Emergence of Local Palestinian Identity, Failure to defend their Rights since Late 19th Century





Emergence of Local Palestinian Identity, Failure to defend their Rights since Late 19th Century

The emergence of local Palestinian identity has been an elusive issue. Many people believe it started after the establishment of Israel as a state, which resulted in the exodus of many Palestinians from the occupied territories. However, Palestinian identity started in the late 19th century, which Khalidi believes developed out of obstacles that the people faced (3). Some of the factors influencing the national identity of Palestine were the British colonization, Palestine scholars and Arab press in the late 19th century (Khalidi 34). Therefore, it was not just a response to Zionism, as many people would think. However, Zionism contributed to the inability of Palestinians to defend their rights.

During the Ottoman era, the press, religious institutions and the state played crucial roles. Between 1876 and 1908, Zionists began purchasing land from the Palestinians. The land issues were brought about by the 1858 Ottoman Land Code that required Palestinians to register their land. However, majority of the peasants who were illiterate ignored the code since they considered verbal agreements enough. Other reasons of ignoring the code were resistance against the colonial government and evasion of taxes. The impact was devastating because registration did not require marking of boundaries. This allowed Individuals to register communal land because registration only occurred when the owner sought it. Because unregistered land was not recorded, the merchants succeeded in registering vast tracts of land.

The land code allowed private ownership of land, which it favored more than state-owned land. The code was a result of pressure from European economic systems. Therefore, the rich were able to register big parts of the territory (Caplan 45). Zionists, conversely, sought to expand their territories in order to establish a state. Although majority of Jews were in Europe, they traveled back in pursuit of this movement. They bought land in large amounts and made plantations in which they employed both Arabs and fellow Jews. As time went by, many Palestinians found themselves without land and places to live because they had no proof of land ownership, which resulted from ignoring the Ottoman Land Code of 1858. This further contributed to the emergence of Palestine national identity.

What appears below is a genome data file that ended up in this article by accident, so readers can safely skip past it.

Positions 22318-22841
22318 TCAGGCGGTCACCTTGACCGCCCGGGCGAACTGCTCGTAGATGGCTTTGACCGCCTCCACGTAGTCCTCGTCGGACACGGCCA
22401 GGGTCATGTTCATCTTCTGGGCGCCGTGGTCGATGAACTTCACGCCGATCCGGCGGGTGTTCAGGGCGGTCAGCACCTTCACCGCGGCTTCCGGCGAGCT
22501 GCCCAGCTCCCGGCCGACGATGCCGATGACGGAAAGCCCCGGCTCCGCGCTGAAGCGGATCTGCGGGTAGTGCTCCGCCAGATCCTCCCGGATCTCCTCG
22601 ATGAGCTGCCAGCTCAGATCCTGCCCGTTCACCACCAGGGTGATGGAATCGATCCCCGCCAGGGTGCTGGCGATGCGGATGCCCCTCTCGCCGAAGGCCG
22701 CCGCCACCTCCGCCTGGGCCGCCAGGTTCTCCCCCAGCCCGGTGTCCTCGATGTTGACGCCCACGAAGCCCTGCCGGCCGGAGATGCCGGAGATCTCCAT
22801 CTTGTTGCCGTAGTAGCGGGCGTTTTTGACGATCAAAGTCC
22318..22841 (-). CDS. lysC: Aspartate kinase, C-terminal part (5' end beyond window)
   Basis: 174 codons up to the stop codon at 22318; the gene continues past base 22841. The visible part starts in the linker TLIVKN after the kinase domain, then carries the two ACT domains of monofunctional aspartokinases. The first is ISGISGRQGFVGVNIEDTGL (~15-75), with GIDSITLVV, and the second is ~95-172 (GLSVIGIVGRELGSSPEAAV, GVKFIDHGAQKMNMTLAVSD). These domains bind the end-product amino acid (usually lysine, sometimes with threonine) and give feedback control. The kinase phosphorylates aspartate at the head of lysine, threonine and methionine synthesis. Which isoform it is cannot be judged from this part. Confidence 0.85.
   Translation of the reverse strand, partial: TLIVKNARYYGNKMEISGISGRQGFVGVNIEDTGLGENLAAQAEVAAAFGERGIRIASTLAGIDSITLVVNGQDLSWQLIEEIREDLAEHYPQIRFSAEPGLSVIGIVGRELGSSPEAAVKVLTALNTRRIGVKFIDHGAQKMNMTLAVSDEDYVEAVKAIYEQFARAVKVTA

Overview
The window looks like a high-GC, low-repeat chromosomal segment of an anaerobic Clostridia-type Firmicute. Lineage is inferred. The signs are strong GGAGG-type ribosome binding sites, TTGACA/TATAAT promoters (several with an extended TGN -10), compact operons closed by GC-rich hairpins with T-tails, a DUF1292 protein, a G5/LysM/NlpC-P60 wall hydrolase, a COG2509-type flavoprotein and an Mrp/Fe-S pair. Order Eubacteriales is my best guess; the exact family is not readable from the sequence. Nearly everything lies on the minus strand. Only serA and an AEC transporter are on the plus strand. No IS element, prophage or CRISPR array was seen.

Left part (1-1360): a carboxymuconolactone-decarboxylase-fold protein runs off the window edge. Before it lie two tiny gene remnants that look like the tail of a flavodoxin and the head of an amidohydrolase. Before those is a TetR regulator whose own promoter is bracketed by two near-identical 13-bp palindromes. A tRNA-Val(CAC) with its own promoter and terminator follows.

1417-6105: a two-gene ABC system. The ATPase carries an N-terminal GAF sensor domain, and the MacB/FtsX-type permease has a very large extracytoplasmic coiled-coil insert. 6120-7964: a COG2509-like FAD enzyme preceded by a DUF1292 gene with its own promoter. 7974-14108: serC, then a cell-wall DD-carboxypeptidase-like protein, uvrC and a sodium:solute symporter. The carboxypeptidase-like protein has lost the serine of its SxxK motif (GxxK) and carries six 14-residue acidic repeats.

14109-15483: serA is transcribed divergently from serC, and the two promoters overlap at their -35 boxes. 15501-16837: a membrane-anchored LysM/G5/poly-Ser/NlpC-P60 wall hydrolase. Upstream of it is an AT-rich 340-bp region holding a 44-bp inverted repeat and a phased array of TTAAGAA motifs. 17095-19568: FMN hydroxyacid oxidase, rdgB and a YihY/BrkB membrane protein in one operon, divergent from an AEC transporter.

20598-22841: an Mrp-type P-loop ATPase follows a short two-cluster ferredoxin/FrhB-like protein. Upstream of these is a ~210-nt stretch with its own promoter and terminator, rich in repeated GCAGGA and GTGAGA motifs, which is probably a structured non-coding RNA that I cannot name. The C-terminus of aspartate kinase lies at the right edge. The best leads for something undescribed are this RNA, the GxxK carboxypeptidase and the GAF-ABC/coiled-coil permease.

The Palestine peasant found it hard to fight for their rights considering the Jews had rightfully purchased land from the few rich Arabs who registered it. Resistance resulted from the Palestine Arabs who sought to regain their lost land. However, the Palestinian elites were not able to fight for the rights of the people because of the intervention, which came in the form of British control of Palestine. Sykes-Picot Agreement of 1916 expressed the interests of British, French and Russia in creating Arab states within the Middle East. This increased the nationalism identity in the people. The Balfour Declaration in 1917 that followed the Sykes-Picot Agreement saw the British favor creation of a Jewish settlement in the Palestine territory. This further gave the Jews power against the Palestinians (Caplan 45). Consequently, this made it hard for Palestinians to fight for their rights considering the territory was under British rule, making it harder to fight for their lands. This saw the eviction of more than 700,000 Palestinians from their original land in 1948 after the establishment of the state of Israel.

After 1948, the two groups result to a full-scale civil war that continues even today under different levels. In 1964, Palestinians formed the Palestine Liberation Organization, whose goal was to use armed struggle to liberate its people. It sought to return to its original land before 1948, which was now occupied by Israel. It aimed at removing the Zionist movement from the original British mandate territory. During the later 20th century, Palestinians formed allies with other Arab countries such as Lebanon, Egypt and Jordan, where majority of the refugees lived. In 1993, an agreement between Israeli government and PLO was reached, known as the Oslo Accord. Its aim was to establish peace between the two sides, where Israel was required to pull out of Palestine and form a government and a territory. Today, it has not yet achieved this goal (Khalidi 34).


Works Cited

Caplan Neil. The Israel-Palestine Conflict: Contested Histories. New York, N.Y: John Wiley & Sons, 2011. Print.

Khalidi Rashid. Palestinian Identity: The Construction of Modern National Consciousness. New York, N.Y: Columbia University Press, 2013. Print.

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